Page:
Marshall And Area Chronology for 1959

Other Articles Newspaper Clipping, Marshall Evening Chronicle, Dec 31, 1959, p. 4 | NewspaperArchive® People in this Dec 31, 1959 article: Other Articles Maples, J., Alfonso A. Magnotta, Alfonso Magnotta, Alfonso Magnotta Cooper, P., Alice Tillitson, Alma, Ann Arbor, Henry, Barbara Anne Youngdahl, Barbara Youngdahl, Barnes, Bayley, Beebe, Beverly Cain, Blair Bedient, Bud Nagel, Burrows, Calhoun, Connelly, Frost, Carl Katz, Carl Strange, Carlos Hall, Carlyle Watterworth, Carroll Phillips, Carson, Cecil, Cecil Young, Charles Stembol, Lund, Christine Estelle, Christopher, Clayton Anderson, Coleman, Creighton R. Coleman, Crow, D. Lee Boyd, D. Wolff, Dan H. Walters, Danny Clark, Darrell Beattie, Delbert Wood, Don Mcfarland, Donald Estelle, Donald F. Wolfe, Doug Murray, Douglas Trout, E. Elsie, E. Hoyt, E. Singletery, Earl Caryl, Edgar R. Puthuff, Edward L. R. Elson, Edwin, Elmer Heisler, Elmer M. Jewell, Enrique Ramirez, Furu, Ernest Mckinney, F. Jack Neller, Reyer, Francis Fox, Frank F. Williams, Fred Leski, Fred Storr, Frederick Reyer, G. Mennen Williams, Geisz, George Edwards, George Kibbie, George N. Lamrs, George W. Kibbie, Gilbert Sherman, Gordon, Guilford Orrison, H. A. Rentschler, Harold, Harold E. Steinbacher, Harriet Perrett, Harry Demaso, Harry Gardner, Harvey Hoeltzel, Herman Beuker, Hubert Schafer, Isabella B. Gauss, Isabella Gauss, Schneider, Jack Anderson, Jack Fike, Jackson, James D. Warren, James P. Knoljj, James Pyle, James R., James Robbins, Janet Hoenes, Jill Collins, Jim Ballard, Joan Mumaw, Joan, Johansen, John, John Metzger, Joseph, Joseph Cooper, Joseph L. Miller, Juan Mumaw, Julia Terrell, Kalamazoo, Karl Bert Brown, Katherine, Kathryn Leeke, Keith • Goss, Keith Goss, Keith R. Gross, Kenneth E. Way, Kenneth Rhoads, Kenneth Wirtz, Lana Dart, Huepenbeckor, Leonard D. Shouldice, Leski, Lewis E. Hunter, Leyden, Leyden Clark, Linda Shier, Louis, Louise Diehl, Louise Maisner, Magnotta, Marian Kibbie, Marion Watson, Jaycees, Marshall, Marshall Nowlin, Marshall Redskins, Marshallites, Mary Rhoads, Mary Stealy, Mary Tillotson, Matthew John Quigley, Maxine, Moore, Morris, Morris Stulberg, Nagel, Neil Gray, Noble O. Moore, Nyle Katz, Pam, Pamela Aylward, Patricia I. Stallworth, Patricia Stallworth, Peter Eichstaedt, Philip L. Quigley, Phillip, R. E. Burk, Bailey, Renie, Richard Meyer, Riley Weller, Robert, Robert Swanson, Ronan, Horton, Ruby Henry, Ruth Ann Avery, Ruth Richar, Sam Williams, Sandra Dobbie, Shellenberger, Sheridan, Sherman, Snyder, Starr, Steinbacher, Stulberg, Ted Emmert, Ted Troedson, Thomas Wallen, Tom Reed, Vernon Harris, Vicki, Vickie Donovan, Victor D. Camp, Vinton Stealy, Berg, Wayne Fitch, Weller, Wendell Moore, William H. Way, William M. Mack, William Way, Wolfe, Plassman Marshall Evening Chronicle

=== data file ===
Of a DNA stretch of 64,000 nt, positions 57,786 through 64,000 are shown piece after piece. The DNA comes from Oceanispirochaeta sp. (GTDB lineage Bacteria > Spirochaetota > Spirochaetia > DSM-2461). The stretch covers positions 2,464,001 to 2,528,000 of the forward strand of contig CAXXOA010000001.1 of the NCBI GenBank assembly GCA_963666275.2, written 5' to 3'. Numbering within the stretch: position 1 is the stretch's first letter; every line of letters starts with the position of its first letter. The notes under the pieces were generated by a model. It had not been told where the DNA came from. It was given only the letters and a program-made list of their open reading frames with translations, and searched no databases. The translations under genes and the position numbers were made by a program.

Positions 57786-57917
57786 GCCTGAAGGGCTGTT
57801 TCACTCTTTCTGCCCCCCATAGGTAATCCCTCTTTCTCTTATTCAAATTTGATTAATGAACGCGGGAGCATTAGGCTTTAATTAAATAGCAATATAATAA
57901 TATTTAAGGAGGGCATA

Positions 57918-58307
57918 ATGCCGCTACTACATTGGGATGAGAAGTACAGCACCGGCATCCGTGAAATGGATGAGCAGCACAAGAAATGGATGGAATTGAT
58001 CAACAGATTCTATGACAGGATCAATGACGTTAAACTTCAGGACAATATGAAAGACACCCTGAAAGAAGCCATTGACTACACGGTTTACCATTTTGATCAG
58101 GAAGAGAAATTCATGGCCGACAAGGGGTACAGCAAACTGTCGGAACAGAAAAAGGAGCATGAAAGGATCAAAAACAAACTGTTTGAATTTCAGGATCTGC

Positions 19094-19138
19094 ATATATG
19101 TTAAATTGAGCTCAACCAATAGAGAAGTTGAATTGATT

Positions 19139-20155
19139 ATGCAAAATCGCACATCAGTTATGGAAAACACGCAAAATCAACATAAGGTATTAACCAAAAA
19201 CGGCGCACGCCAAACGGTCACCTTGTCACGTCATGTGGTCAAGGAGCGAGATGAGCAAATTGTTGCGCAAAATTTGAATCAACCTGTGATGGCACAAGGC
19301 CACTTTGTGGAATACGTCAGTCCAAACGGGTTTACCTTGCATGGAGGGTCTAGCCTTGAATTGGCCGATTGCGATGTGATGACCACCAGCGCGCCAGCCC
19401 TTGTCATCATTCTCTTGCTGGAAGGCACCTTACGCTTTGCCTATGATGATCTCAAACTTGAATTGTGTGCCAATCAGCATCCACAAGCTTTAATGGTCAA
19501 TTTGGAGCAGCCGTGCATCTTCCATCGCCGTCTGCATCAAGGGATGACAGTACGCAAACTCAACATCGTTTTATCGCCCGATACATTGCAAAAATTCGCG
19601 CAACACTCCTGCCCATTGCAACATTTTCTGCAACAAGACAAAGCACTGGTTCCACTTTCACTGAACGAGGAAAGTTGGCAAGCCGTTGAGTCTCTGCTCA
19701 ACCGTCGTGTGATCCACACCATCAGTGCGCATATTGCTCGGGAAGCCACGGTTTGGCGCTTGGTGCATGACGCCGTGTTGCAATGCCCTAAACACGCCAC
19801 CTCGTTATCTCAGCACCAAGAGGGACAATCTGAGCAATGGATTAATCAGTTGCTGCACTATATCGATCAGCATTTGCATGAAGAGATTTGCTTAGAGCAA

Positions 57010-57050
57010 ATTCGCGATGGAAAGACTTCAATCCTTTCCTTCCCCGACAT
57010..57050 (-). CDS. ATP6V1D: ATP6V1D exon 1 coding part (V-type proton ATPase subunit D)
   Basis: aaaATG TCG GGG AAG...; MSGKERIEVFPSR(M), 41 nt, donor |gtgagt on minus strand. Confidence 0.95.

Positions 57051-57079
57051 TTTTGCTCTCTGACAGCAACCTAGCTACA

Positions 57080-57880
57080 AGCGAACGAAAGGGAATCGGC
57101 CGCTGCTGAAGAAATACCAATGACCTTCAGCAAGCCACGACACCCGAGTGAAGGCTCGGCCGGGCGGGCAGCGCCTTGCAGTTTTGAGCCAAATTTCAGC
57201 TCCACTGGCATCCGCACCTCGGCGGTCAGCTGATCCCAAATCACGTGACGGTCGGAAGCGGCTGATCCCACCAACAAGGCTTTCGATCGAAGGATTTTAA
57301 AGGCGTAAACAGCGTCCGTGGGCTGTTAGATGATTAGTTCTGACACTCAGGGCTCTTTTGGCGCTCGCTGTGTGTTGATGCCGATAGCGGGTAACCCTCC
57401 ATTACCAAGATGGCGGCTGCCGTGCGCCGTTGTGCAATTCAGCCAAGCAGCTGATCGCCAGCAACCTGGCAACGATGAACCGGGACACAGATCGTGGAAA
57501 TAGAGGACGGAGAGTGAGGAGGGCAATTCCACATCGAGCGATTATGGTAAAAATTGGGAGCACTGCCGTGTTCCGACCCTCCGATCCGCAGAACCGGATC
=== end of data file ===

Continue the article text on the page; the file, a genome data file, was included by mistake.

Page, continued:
Dec 31, 1959 Other Articles Clipping by Michael G.
https://newspaperarchive.com/us /michigan/marshall/marshall-evening-chronicle/clippings/other-articles/784439/
Michael G. Aug 11, 2018

Clipped from US, Michigan, Marshall, Marshall Evening Chronicle , December 31, 1959

Clipped by Michael G.

OCR Text